They are strange, but they are her pack.
On the eve of the migration deeper into the woods, Survivor is done with her
double-checking that everyone is ready—everyone other than Courageous and Gentle.
She walks over to them, as they do their own double-checking, taking last
glimpses of the lights, and last sniffs of the scent of their neighbors. They
turn to her, but she gives them a moment longer.
Gentle backs away towards the rest of the pack first, and Survivor tucks his
snout under her jaw, or what small part of his snout fits. He presses back,
carefully. Hers is the second jaw he has put his snout under, and he is still a
little awkward about it, since the first one was that of his pack leader and
mate, but he lets himself be comforted, with this gesture that right now is not
really about their places in the pack's hierarchy like it could be between
adults. He knows how to comfort his own children like this, he just never had a
bigger raptor put their teeth between him and scary things when he was a child.
Courageous turns around, to touch snouts with Survivor, then with Gentle, who
gives her chin a small lick. They're ready, she says, so Survivor signals for
the pack to begin moving, as the two of them go gather their chicks from where
they are sitting with Survivor's grandchildren. She doesn't put her jaw over
Courageous—it wouldn't be appropriate, with each of them being leader of their
own half of this pack and their agreement about it remaining so still being
relatively new. But she understands, Survivor believes.
Any younger raptor in her pack is at least a little bit her child, and free to
see themselves as such to any degree they are comfortable with.
And it's her children she is doing this for, taking them farther away from
humans, like she has many times by now—her children as grown as her biological
daughter, who is only three years younger than her; children as young as her
currently smallest hatched grandchild; children as unexpected as these two
strange, young adults she now considers to be under her protection; children not
yet hatched, like those her son is expecting, and others they will hopefully be
safer to have where they are going. She knows Courageous and Gentle consider
this to be for the best for theirs, too.
But they are strange, in ways that have nothing to do with Courageous' very
different markings and Gentle's very different size, and these are the ways most
of the pack can't understand, beyond that it's something important to who their
new packmates are.
Humans are a threat, and they can be food if they can be discovered to not be a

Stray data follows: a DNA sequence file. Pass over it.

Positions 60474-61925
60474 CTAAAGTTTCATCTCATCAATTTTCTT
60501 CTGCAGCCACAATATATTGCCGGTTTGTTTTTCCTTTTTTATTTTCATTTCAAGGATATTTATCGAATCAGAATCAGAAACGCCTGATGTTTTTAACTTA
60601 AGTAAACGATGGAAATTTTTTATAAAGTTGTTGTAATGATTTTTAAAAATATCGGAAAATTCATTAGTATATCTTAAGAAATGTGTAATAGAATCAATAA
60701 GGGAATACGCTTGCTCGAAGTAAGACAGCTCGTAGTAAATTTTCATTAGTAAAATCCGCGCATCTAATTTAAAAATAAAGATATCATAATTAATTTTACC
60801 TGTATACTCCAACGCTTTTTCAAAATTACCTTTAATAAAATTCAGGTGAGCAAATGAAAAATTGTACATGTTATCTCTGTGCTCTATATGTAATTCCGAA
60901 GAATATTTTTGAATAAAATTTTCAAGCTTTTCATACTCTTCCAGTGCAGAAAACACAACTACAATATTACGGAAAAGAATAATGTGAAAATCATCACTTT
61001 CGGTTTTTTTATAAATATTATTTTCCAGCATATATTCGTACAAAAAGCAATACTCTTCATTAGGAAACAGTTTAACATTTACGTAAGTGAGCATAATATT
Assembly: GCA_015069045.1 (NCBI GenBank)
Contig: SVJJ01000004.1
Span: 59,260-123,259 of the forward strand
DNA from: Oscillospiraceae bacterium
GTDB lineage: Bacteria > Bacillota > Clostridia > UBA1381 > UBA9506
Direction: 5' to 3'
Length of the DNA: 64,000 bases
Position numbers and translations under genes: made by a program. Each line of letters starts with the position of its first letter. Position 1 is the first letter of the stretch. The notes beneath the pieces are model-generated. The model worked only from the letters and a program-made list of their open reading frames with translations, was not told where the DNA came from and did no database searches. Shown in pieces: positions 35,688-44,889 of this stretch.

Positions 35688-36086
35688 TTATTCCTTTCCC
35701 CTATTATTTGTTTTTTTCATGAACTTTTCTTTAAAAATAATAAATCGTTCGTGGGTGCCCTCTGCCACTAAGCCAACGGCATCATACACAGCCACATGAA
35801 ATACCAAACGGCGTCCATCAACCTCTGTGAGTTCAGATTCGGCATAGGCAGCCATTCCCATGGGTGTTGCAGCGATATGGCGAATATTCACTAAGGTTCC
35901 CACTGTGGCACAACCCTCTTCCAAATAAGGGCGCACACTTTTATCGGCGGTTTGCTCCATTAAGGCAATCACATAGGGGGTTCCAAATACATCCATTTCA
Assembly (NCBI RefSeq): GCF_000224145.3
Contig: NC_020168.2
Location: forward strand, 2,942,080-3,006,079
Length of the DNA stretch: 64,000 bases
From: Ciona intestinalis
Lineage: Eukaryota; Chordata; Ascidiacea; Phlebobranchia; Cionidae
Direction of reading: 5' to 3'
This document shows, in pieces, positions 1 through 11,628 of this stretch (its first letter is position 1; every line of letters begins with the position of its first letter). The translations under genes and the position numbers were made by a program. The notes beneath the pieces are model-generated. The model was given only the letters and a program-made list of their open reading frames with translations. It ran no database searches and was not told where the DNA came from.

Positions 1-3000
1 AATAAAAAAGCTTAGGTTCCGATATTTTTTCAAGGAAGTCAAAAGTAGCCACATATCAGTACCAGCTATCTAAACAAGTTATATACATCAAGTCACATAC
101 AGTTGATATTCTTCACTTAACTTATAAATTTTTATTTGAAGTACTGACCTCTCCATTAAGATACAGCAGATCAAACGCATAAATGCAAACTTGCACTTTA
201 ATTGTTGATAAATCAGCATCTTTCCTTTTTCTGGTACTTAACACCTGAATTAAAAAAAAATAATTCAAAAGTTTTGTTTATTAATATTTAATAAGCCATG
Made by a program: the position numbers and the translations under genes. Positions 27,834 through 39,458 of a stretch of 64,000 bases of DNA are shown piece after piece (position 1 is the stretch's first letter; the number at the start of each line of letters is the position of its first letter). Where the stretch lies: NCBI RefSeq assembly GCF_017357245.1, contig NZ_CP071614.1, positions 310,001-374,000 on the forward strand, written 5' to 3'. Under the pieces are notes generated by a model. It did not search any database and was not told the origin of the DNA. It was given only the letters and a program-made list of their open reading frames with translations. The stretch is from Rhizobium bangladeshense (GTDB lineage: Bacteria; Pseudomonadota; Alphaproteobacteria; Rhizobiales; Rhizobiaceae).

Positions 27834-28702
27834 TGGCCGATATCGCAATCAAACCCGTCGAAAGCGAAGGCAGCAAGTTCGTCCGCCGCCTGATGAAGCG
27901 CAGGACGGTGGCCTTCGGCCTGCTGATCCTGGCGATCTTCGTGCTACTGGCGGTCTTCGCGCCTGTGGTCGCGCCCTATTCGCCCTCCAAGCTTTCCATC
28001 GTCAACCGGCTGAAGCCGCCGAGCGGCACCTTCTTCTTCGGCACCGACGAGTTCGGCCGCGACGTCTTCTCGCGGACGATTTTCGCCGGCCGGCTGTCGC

threat. Raptors are family, and raptors are us. To Courageous, humans are a
little bit of all of that, or at least some humans are. She is an adult, but she
misses her parents, like Survivor still misses hers, and unlike Survivor,
Courageous knows hers are still alive somewhere out there. She doesn't know if
they can still be her pack, but they have been.
Gentle wasn't loved by those who raised him, but something has to be us to a
raptor, and humans is what he had. There is more, but Survivor doesn't know what
to think about it, and he doesn't seem to know, either. Some part of what scares
him about them isn't that they can hurt him.
Survivor doesn't know what it's like to feel the way they do, but she has seen
humans as us, if only briefly. She remembers large, warm hands holding her, and
those hands were there before her parents. Out of the pack she has brought from
their island, she is the only one who does remember them, as they were already
gone by the time the others in the nest with her hatched. She remembers faces,
and maybe she would recognize them if she saw them again, but they aren't family
to her now. Maybe they wouldn't be food, either, even if they weren't a threat,
if she did see them again and was sure it was the same faces.
But she has her children to protect, and if the humans with warm hands could be
a threat to them, she would feel no conflict about who she belongs with.
Courageous and Gentle likewise wouldn't let the pack come to harm—she wouldn't
have invited them into her family if she thought they might—but for as long as
it doesn't come to that, there is conflict.
They have her now, but she wasn't there first.
Survivor leads her pack to what she hopes is safety, and what she hopes is a
chance at peace of mind for her strange children. But a raptor remembers, and
out of sight is never fully out of mind.